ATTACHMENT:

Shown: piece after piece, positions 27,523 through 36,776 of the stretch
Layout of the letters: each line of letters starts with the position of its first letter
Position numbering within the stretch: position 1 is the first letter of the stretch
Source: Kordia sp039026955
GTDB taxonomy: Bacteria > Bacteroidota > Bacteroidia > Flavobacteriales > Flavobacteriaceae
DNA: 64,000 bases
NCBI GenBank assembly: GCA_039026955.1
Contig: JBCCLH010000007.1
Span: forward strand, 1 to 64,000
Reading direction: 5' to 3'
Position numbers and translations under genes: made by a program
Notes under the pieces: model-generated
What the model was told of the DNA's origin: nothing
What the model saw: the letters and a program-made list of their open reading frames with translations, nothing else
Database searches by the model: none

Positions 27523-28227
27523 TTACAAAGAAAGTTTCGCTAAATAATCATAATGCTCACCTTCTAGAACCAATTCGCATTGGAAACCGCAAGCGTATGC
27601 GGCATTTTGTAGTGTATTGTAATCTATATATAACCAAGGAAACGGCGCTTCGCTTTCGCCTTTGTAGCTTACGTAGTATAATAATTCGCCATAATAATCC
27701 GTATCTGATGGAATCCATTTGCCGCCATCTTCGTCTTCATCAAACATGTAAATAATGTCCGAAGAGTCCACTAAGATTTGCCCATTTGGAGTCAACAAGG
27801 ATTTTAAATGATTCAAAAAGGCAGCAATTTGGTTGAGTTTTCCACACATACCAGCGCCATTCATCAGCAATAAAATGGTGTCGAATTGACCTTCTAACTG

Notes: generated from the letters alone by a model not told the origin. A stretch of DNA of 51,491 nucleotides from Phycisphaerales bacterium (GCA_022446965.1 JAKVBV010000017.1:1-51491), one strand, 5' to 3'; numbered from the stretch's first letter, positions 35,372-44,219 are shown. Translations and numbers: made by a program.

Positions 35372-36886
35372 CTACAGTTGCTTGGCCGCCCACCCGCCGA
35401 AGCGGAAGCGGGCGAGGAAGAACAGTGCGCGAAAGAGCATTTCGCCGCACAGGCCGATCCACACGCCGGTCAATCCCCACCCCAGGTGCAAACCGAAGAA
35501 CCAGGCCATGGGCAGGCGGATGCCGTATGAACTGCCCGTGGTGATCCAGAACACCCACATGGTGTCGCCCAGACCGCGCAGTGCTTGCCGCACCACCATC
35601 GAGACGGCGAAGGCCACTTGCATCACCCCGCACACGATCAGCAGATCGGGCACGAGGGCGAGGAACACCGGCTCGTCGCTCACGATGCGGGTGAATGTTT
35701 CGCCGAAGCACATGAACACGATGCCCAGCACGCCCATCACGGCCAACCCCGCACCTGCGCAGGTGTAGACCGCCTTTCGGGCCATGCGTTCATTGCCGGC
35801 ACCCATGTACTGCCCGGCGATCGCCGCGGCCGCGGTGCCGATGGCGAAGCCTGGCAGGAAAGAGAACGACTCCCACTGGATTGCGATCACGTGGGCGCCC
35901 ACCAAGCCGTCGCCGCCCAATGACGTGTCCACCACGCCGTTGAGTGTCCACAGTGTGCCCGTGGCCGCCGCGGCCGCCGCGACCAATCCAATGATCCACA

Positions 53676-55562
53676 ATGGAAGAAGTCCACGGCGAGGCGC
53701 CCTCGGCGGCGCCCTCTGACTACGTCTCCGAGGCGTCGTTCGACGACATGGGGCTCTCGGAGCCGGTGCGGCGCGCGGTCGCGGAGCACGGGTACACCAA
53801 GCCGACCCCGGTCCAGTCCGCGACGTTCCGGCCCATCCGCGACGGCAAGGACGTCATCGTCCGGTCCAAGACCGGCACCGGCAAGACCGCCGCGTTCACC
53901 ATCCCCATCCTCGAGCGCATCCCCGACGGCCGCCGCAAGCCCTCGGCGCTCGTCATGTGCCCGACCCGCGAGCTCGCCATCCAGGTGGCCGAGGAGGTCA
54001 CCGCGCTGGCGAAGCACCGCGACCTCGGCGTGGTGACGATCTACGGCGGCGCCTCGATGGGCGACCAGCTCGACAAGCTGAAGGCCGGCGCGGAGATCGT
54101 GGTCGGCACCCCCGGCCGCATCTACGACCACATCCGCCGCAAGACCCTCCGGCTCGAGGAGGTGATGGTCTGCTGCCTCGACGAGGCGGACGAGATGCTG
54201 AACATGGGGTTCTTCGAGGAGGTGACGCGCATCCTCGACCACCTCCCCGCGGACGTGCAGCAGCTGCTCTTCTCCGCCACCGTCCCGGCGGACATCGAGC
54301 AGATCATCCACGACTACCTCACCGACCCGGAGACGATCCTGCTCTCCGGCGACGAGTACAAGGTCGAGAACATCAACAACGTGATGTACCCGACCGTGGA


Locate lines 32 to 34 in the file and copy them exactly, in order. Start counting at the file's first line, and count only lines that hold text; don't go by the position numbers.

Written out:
53701 CCTCGGCGGCGCCCTCTGACTACGTCTCCGAGGCGTCGTTCGACGACATGGGGCTCTCGGAGCCGGTGCGGCGCGCGGTCGCGGAGCACGGGTACACCAA
53801 GCCGACCCCGGTCCAGTCCGCGACGTTCCGGCCCATCCGCGACGGCAAGGACGTCATCGTCCGGTCCAAGACCGGCACCGGCAAGACCGCCGCGTTCACC
53901 ATCCCCATCCTCGAGCGCATCCCCGACGGCCGCCGCAAGCCCTCGGCGCTCGTCATGTGCCCGACCCGCGAGCTCGCCATCCAGGTGGCCGAGGAGGTCA